Mainland China's benchmark equity index is down 9.1% over the past month and nearly 18% over the past three.
Instead of being worried, investors can take advantage of the selloff with exchange traded funds that bet against the Chinese market, also known as "bear" funds.
As we noted last month, the Direxion Daily CSI 300 China A Share Bear 1X Shares (CHAD) - Get Direxion Daily CSI 300 China A Share Bear 1X Shares Report is an ideal option for investors who expect further declines in Chinese A shares, the stocks trading on the mainland in Shanghai and Shenzhen.
The Direxion Daily CSI 300 China A Share Bear 1X Shares ETF is designed to deliver the daily inverse performance of China's blue-chip CSI 300 Index. So when the CSI 300 falls by 1%, the CHAD ETF should rise 1%. Investors looking for a U.S.-listed ETF with a similar bent just need to look to the Deutsche X-trackers Harvest CSI 300 China A-Shares ETF (ASHR) - Get Xtrackers Harvest CSI 300 China A-Shares ETF Report , which also tracks the CSI 300 Index.
Signs suggest that traders are anticipating further downside for A shares. For example, it was reported on Monday that the cost to borrow shares of the Deutsche X-trackers Harvest CSI 300 China A-Shares ETF to sell short is so high that short sellers would need the fund to fall another 40% just to break even.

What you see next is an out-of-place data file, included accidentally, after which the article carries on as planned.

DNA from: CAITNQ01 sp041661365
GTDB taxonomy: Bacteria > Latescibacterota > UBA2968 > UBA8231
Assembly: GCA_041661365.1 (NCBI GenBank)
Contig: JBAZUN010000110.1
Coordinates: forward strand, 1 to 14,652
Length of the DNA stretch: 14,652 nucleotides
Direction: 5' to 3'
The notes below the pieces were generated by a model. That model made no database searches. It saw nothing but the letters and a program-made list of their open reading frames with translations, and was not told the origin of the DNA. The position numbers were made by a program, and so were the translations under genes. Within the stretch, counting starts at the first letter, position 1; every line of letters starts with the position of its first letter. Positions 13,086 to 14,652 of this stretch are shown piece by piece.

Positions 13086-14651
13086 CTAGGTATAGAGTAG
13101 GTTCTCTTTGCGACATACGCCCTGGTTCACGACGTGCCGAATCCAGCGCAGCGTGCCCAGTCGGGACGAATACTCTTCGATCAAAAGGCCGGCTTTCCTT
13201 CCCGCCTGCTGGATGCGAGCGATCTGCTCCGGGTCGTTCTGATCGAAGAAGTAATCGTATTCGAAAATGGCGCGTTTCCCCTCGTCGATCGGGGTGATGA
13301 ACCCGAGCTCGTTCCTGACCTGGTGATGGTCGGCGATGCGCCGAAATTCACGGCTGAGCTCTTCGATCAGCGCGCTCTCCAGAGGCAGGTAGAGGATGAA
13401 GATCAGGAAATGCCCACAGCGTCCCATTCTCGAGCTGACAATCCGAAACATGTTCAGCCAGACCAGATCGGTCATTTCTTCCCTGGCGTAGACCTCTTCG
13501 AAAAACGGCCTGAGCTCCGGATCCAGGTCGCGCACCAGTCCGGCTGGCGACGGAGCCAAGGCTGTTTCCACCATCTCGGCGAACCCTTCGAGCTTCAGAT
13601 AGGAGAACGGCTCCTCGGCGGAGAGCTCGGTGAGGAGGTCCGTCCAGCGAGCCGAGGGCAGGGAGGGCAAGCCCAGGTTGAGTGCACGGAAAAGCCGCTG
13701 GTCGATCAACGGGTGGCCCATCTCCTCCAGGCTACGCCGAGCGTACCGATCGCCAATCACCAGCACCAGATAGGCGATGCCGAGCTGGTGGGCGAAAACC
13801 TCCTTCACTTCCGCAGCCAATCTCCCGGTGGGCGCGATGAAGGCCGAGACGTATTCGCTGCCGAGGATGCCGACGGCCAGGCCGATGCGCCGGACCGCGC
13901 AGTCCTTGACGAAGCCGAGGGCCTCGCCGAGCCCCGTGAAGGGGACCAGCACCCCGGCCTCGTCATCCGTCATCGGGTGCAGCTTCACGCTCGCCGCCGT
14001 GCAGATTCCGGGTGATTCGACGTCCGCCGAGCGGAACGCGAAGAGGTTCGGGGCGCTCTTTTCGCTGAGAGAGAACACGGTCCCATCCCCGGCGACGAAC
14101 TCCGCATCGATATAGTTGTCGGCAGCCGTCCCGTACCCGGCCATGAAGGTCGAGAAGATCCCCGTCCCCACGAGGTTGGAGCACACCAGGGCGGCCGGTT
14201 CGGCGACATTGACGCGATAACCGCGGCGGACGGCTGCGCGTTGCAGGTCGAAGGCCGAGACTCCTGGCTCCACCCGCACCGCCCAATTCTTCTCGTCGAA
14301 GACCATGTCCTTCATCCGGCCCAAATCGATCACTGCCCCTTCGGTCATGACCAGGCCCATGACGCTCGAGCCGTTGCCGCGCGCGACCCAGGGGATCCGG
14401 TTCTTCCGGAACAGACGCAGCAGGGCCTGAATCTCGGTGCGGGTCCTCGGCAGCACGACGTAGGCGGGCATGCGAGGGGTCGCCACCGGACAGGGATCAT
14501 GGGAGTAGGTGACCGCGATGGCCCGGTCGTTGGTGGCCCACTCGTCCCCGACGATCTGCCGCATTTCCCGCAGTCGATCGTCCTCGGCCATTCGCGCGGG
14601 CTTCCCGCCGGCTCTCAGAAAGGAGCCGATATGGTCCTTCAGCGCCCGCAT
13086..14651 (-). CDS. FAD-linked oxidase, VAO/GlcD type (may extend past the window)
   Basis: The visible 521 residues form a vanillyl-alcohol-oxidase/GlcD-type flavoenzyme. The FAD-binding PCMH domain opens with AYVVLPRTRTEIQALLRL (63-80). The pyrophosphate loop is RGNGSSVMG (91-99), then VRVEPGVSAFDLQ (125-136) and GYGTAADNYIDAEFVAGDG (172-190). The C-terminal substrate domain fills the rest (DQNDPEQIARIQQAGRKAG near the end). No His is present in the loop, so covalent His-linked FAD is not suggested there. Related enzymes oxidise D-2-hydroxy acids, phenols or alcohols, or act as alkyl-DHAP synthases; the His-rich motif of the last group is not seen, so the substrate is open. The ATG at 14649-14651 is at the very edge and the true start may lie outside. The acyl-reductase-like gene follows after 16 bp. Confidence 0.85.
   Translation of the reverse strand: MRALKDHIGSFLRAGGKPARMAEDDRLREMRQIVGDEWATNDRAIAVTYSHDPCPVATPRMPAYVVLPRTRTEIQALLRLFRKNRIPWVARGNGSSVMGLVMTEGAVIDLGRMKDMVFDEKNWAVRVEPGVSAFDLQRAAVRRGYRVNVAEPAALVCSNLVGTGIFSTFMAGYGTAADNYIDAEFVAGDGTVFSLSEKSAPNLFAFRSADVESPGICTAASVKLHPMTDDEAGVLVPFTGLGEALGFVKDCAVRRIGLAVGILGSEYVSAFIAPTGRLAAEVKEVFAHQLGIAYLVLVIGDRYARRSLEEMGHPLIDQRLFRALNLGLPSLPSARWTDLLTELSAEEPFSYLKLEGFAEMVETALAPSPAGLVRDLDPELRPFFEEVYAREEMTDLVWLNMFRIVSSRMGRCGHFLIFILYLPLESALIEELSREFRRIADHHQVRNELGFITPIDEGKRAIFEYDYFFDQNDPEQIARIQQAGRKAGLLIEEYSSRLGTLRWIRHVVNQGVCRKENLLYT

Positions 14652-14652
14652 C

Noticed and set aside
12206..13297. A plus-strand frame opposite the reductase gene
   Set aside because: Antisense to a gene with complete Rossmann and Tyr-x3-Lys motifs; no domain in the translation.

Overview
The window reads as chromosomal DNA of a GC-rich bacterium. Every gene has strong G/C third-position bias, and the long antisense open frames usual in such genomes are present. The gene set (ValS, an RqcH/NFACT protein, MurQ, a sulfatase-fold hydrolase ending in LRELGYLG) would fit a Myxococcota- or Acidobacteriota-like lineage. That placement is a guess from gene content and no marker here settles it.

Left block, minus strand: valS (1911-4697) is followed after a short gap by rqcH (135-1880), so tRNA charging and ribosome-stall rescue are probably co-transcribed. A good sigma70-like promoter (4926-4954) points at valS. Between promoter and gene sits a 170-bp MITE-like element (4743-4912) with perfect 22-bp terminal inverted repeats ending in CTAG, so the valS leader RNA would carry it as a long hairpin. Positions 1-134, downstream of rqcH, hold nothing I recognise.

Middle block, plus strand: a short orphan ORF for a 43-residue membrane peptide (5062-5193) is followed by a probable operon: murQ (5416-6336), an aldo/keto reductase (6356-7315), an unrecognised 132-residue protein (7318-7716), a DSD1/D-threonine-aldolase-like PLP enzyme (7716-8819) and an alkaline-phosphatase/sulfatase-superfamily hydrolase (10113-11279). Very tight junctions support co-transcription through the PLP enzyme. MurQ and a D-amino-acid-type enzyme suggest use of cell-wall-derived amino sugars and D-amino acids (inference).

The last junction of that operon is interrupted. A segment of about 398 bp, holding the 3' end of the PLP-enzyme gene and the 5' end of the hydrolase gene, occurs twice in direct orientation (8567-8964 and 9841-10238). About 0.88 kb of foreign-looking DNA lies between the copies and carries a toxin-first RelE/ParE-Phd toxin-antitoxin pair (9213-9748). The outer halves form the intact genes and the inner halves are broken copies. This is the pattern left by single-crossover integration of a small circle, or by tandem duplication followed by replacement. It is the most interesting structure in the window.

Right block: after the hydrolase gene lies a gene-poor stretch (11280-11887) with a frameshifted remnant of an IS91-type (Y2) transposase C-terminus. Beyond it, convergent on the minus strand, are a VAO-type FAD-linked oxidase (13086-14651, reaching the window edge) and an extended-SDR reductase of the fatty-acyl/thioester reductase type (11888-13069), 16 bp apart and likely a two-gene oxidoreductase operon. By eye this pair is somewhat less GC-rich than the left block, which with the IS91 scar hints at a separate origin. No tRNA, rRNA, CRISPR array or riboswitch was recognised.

Yet last week, bearish put options on the fund cost nearly twice as much as calls. And earlier this month, nearly 20% of ASHR's shares outstanding were sold short, according to Bloomberg.
The CHAD ETF is benefiting. The fund has surged 24.1% since coming to market on its way to amassing $232.5 million in assets under management, a jaw-dropping sum for an ETF that is just six weeks old.
Declines on China's mainland have trickled down to stocks trading in Hong Kong. Over the past 90 days, the Hong Kong benchmark Hang Seng Index is lower by 13.4%.
That has sent the iShares China Large-Cap ETF (FXI) - Get iShares China Large-Cap ETF Report tumbling by nearly 24% over the same period. The largest China ETF trading in the U.S., the iShares China Large-Cap ETF holds large-cap Chinese equities that trade on the Hong Kong Stock Exchange.
One way to play ongoing weakness in Hong Kong-listed stocks is with the ProShares Short FTSE China 50 (YXI) - Get ProShares Short FTSE China 50 Report . Like the CHAD ETF, the ProShares Short FTSE China 50 is an inverse -- though not leveraged -- fund. When the FTSE China 50 Index falls 1%, the ProShares Short FTSE China 50 should rise 1%. That index is also tracked by FXI. The ProShares Short FTSE China 50 has done an admirable job of closely tracking the inverse performance of that index, rising 24.1% over the past 90 days.
As is the case with the Shanghai Composite, there are some signs that indicate traders are prepping for more downside in Hong Kong. Look at the Direxion Daily FTSE China Bear 3X Shares (YANG) - Get Direxion Daily FTSE China Bear 3X Shares Report . That fund is designed to return three times the daily inverse performance of the FTSE China 50 Index, so if the index falls 1%, YINN should rise 3%.
This month traders have added $29.4 million to YANG, nearly the same amount that was added to the fund through the entire second quarter.
This article is commentary by an independent contributor. At the time of publication, the author held no position in the stocks mentioned.